This was a vote on a motion to table (kill) an amendment by Sen. David Vitter (R-LA) that would have prevented funds provided by a veterans bill from being spent until the Senate passed a budget blueprint bill to set limits on federal government spending in fiscal year 2012. This amendment was offered to legislation that would provide annual funding for veterans’ programs and military base construction in fiscal year 2012.
Vitter urged support for his amendment: “This amendment is very simple. It is very straightforward. I think it is important and makes a central point. The amendment says these funds in this bill will not be spent unless and until we have a 2012 budget, unless we start with first things first and decide what the overall budget framework is and then move forward with spending, with appropriations bills consistent with that budget. That is all it says. It is simple, straightforward, but it is an important point. Folks around America, including in the market, are scratching their heads. They look at Washington and us and the Congress and the president and see almost complete dysfunction in the complete lack of a budget, even lack of an attempt to get a budget in place, which is a glaring, maybe the top example of that. This isn't just a good, commonsense idea, something every family does, something every small business does…”
Sen. Tim Johnson (D-SD) opposed Vitter’s amendment: “…The Vitter amendment pending before the Senate is another attempt to derail the progress we have made in a bipartisan fashion on the MilCon/VA [Military Constructions and Veterans’ Affairs] bill….we have an amendment that says none of the critical funding provided in the bill can be obligated in excess of a budget resolution that does not exist. The strictest interpretation of this means the VA [Veterans’ Administration] can't spend money on benefits for vets, and our military can't construct new training, housing, or other critical facilities until we have a budget agreement. I don't disagree that it is important to pass a budget, but the Senate has overwhelmingly voted to move this bill so as to not delay essential funding for our troops and vets…This is a responsible and bipartisan bill, and the pending amendment would stop all progress we have made.”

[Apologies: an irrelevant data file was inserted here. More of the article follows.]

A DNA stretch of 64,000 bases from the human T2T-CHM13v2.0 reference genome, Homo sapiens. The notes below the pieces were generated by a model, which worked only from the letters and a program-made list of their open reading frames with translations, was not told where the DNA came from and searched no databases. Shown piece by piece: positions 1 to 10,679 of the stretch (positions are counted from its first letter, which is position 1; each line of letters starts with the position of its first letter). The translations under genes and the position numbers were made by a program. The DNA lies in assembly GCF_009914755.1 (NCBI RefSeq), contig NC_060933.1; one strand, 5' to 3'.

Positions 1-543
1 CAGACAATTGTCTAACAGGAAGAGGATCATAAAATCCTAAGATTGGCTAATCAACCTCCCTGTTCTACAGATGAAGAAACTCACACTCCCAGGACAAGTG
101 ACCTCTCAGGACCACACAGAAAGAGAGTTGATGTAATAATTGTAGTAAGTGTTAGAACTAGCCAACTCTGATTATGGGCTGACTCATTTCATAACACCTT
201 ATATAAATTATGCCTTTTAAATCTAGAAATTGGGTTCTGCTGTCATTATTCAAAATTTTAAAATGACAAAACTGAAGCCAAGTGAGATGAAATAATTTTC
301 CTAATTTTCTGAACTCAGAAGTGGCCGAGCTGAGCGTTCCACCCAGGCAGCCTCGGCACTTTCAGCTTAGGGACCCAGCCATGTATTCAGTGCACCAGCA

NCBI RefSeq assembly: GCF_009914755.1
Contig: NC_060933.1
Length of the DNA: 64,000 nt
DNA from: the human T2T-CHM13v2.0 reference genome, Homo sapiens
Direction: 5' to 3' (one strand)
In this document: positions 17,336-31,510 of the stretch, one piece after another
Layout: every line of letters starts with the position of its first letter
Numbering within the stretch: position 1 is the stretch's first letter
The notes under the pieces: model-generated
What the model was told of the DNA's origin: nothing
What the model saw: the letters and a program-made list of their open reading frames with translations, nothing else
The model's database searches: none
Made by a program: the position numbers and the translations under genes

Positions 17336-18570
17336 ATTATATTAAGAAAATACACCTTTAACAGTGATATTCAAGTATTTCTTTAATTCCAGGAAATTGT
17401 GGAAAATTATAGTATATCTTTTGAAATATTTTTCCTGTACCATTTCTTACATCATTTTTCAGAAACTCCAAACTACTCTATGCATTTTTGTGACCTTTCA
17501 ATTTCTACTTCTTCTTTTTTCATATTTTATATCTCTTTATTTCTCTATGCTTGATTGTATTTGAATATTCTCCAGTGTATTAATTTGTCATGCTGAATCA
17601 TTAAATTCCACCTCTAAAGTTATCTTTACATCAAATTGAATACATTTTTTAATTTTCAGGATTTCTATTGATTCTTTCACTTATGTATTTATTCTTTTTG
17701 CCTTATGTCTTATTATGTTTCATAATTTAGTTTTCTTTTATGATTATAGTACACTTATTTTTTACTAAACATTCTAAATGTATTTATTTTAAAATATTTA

The Senate tabled (killed) Vitter’s amendment by a vote of 69-30. All 53 Democrats and 16 Republicans voted “yea” (in favor of killing the amendment). 30 Republicans voted “nay.” As a result, the Senate rejected an amendment that would have prevented funds provided by a veterans bill from being spent until the Senate passed a budget bill to set limits federal government spending in fiscal year 2012.